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What Do Cheaper iPhones Mean for Apple?

We don't expect a rebound in Apple's phone sales this year, and we think the stock's overvalued.

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Apple (AAPL) held its annual product showcase this week, during which it announced the launch of three new iPhone models: iPhone 11, iPhone 11 Pro, and iPhone 11 Pro Max. The last two devices feature an OLED display while the former has a liquid-crystal display. Apple modified its pricing strategy with the iPhone 11; the upgraded equivalent of last year’s iPhone XR will start at a price of $699, compared with the XR’s starting price tag of $749. The $50 drop for the newest least expensive model supports our belief that Apple’s switching costs have a limit and thus merit a narrow--not wide--economic moat rating.

We consider the improvements in the iPhone 11 series to be relatively marginal and suspect many users will opt to wait for a 5G-compatible iPhone in 2020. Thus, we are not forecasting a rebound in iPhone unit sales this year, particularly in China, where we believe 5G will be a bigger factor as many Android devices already include 5G modems. We are maintaining our $200 fair value estimate for Apple, and we view the shares as overvalued at current levels.

The iPhone 11 Pro and 11 Pro Max will start at $999 and $1,099, respectively, in line with the starting prices of their equivalents from 2018. For all three new models, we think the primary attractions are new camera systems and improved battery life. The iPhone 11’s dual camera system boasts a wide and ultrawide view camera along with added features such as night mode (which we note the Google (GOOG)/(GOOGL) Pixel has boasted for multiple iterations). The Pro and Pro Max add a third telephoto camera, which brings in 40% more light. The emphasis on camera features is consistent with Android-based smartphone vendors that have been also adding cameras and claiming superiority to Apple devices in picture quality.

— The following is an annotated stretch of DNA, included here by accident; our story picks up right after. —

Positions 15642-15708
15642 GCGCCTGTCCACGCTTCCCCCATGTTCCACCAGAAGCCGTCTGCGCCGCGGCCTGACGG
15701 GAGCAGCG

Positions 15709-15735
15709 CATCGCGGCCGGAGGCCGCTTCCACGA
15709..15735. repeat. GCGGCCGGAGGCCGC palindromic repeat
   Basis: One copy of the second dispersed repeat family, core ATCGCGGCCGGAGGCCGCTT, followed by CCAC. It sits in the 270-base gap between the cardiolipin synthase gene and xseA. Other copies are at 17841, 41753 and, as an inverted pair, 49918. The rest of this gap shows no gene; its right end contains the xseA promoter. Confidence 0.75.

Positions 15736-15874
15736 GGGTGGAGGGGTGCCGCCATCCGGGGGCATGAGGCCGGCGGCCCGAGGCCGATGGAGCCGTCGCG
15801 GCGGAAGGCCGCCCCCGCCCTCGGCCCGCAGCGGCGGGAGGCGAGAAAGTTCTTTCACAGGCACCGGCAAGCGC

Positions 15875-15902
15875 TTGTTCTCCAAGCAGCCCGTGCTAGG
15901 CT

Battery life continues to expand thanks to the new A13 Bionic chip, which is manufactured on TSMC’s 7-nanometer-plus process technology that leverages extreme ultraviolet lithography. Apart from the normal performance improvements, Apple claims the iPhone 11 will offer an additional hour of battery life versus the XR, while the 11 Pro and Pro Max will last 4 and 5 hours more, respectively, than their predecessors.

Apple also launched the next generation of the Apple Watch, Series 5, with an always-on retina display that is low-power to maintain the watch’s 18-hour battery life, as well as a built-in compass. The company gave a preview of upcoming Watch features associated with three new research studies on hearing health, menstrual cycle tracking, and heart and movement. Series 5 maintains pricing levels from Series 4. We continue to view the wearables subset of Apple’s product portfolio favorably, as the Apple Watch and AirPods have both exceeded our expectations and help maintain stickiness for the iPhone installed base.

As the iPhone business has leveled off in recent years, Apple’s services have come to the forefront of its overall strategy. Two examples are the Apple TV+ and Apple Arcade offerings, which were explained in greater detail during the event. The first Apple TV+ shows will be available Nov. 1, with a family subscription coming in at $4.99 per month. This price undercuts Netflix’s (NFLX) current offering (starting at $12.99) as well as Disney’s (DIS) upcoming platform (starting at $6.99), though Apple has a much shallower content library. Beyond the lower price, Apple will attempt to convince users to try its offering by giving Apple TV+ for free for one year with the purchase of a new iPhone, iPad, or Mac. Although the initial slate will feature relatively high-profile shows such as “The Morning Show” starring Jennifer Aniston and Reese Witherspoon, we don’t think Apple will be anything more than an also-ran in the current streaming wars among giants such as Netflix, Disney, and others, at least for the foreseeable future.

Apple Arcade will also be $4.99 per month, with access to about 100 games without ads or in-app purchases. The current market for mobile games is heavily ad- and in-app purchase-based, and we question the amount of traction Apple will be able to generate. However, the company does have a deep chest of resources, and during the event it had game publishers such as Konami, Capcom, Square Enix, and Annapurna Interactive on stage to showcase games that will be featured in Apple Arcade.

Ultimately, while no single service moves the needle for our investment thesis on Apple, we think the service business in aggregate will remain a vital cog in the company’s ability to monetize and, more important, retain its highly valuable iOS installed base.

Abhinav Davuluri does not own (actual or beneficial) shares in any of the securities mentioned above. Find out about Morningstar’s editorial policies.